By China Martens
Lately I am so influenced by reading my Don’t Leave Your Friends Behind collaborator and pen pal—mama, zinester, photographer, activist, and now author— Victoria Law’s book. It’s funny to find how much I think about it, and the ideas it has generated in me. That, for one, life not behind bars is not that different, in some ways, from life behind bars — although prison is a hella ALOT more extreme. Women prisoners’ resistance really inspires me: about the little things we could do in our own lives to get together and fight injustice – along with the bigger picture of things, but that little things NOW make a difference. I am thinking about writing an article about sexual harassment in the work place, a restaurant (I want to leave unnamed for now) where my young roommate and daughter used to work at. Reading my friend’s book, l I feel I have a better framework to understand these things. Isn’t that weird? But lately I am just seeing so many connections between different things. (seeing the connections between the mostly male managers and female wait staff – with the mostly male prison guards and the female inmates- and how you are punished for speaking up against injustice.) Life is not jail, its not as extreme – but when you are poor in a bad job climate and afraid of losing your job, there is a certain power imbalance that can be abused there. Also the way, that things happen, are so similar (again in such a small scale, I don’t want to belittle the seriousness of prisoners issues) – But just if they can fight and stand up for their rights with such dire consequences and also make changes, shouldn’t we be able too?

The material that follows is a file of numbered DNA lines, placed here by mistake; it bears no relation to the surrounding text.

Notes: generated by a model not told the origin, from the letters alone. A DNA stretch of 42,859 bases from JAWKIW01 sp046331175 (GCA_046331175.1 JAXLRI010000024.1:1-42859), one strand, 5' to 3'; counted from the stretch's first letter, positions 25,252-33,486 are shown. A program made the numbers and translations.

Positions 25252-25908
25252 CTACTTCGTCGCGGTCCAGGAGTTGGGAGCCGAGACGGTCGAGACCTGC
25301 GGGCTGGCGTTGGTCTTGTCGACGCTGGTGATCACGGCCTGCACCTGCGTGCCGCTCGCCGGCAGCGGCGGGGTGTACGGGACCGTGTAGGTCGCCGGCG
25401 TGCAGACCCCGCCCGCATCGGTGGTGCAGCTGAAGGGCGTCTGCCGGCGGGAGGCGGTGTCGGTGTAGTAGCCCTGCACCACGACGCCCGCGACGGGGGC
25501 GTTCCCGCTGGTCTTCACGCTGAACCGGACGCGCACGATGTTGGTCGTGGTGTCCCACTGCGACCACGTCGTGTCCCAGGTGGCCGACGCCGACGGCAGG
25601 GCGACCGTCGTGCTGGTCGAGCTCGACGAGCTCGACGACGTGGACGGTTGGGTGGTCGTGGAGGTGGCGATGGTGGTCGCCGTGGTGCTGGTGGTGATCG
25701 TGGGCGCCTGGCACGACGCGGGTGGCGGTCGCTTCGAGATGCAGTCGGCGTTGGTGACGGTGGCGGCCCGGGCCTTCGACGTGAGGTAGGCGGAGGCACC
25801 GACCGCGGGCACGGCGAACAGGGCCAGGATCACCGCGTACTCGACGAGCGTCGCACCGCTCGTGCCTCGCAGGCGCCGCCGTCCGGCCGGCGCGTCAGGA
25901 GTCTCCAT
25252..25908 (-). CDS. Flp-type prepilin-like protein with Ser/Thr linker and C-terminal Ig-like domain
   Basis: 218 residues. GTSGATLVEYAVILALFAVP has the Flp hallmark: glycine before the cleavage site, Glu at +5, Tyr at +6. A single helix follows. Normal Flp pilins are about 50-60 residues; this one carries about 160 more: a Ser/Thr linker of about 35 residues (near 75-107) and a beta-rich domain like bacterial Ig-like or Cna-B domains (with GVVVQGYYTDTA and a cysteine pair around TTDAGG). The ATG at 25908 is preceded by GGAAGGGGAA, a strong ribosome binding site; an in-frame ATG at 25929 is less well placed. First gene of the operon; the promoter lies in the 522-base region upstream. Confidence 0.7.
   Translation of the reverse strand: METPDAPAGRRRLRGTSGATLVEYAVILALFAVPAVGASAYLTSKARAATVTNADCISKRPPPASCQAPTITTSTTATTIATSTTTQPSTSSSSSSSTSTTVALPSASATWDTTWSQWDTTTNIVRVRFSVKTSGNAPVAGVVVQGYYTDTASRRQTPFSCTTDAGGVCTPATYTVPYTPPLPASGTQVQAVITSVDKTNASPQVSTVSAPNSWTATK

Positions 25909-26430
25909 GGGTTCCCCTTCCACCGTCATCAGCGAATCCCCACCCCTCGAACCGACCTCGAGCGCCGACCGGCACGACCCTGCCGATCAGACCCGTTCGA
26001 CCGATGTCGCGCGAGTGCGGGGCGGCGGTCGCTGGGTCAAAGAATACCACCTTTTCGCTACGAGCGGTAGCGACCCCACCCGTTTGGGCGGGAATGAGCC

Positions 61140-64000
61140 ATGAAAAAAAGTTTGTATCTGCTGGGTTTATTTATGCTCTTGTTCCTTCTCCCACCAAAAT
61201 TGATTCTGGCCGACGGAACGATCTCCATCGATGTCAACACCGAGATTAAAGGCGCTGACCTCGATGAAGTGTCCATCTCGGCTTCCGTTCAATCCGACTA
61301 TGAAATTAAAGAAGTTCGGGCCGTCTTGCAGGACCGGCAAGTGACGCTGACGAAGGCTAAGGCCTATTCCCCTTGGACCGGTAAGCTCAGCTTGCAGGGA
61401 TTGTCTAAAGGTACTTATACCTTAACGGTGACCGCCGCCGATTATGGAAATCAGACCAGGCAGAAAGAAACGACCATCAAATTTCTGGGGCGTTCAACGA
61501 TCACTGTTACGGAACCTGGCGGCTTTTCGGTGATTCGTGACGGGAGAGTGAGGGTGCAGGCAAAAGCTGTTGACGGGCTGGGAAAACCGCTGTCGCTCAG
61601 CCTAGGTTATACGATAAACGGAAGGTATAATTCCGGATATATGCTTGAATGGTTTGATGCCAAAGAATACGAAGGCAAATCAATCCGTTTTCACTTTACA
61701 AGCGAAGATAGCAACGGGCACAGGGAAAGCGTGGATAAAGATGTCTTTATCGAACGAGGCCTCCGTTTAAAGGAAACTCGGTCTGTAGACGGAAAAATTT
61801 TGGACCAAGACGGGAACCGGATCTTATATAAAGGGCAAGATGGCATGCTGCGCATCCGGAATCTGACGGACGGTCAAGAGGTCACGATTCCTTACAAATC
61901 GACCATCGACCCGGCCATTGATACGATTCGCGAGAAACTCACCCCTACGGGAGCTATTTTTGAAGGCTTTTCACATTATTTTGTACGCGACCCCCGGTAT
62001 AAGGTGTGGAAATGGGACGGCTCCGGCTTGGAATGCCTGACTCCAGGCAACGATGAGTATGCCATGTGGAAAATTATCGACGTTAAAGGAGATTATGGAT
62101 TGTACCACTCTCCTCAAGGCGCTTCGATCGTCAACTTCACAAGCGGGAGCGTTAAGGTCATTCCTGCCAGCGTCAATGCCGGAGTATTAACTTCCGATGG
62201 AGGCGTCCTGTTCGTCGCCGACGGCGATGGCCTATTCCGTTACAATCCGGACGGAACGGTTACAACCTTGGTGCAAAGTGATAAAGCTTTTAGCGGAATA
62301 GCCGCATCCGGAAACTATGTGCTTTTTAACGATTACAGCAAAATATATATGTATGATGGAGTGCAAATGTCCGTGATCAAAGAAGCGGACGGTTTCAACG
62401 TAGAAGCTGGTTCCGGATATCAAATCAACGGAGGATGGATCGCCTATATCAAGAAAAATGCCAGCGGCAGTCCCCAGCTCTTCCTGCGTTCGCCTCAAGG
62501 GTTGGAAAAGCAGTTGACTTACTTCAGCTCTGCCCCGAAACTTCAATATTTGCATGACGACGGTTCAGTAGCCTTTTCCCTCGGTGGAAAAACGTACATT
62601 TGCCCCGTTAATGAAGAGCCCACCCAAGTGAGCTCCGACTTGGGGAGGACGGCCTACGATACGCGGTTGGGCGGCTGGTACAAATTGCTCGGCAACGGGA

Learning more about the conditions in jail for women has been a good experience to make me more knowledgeable – instead of thinking “oh yeah, that must be really fucked”, cuz you know what? The oldest expression is true: knowledge is power.
These things inspire me. Women Prisoners’ Resistance inspires me.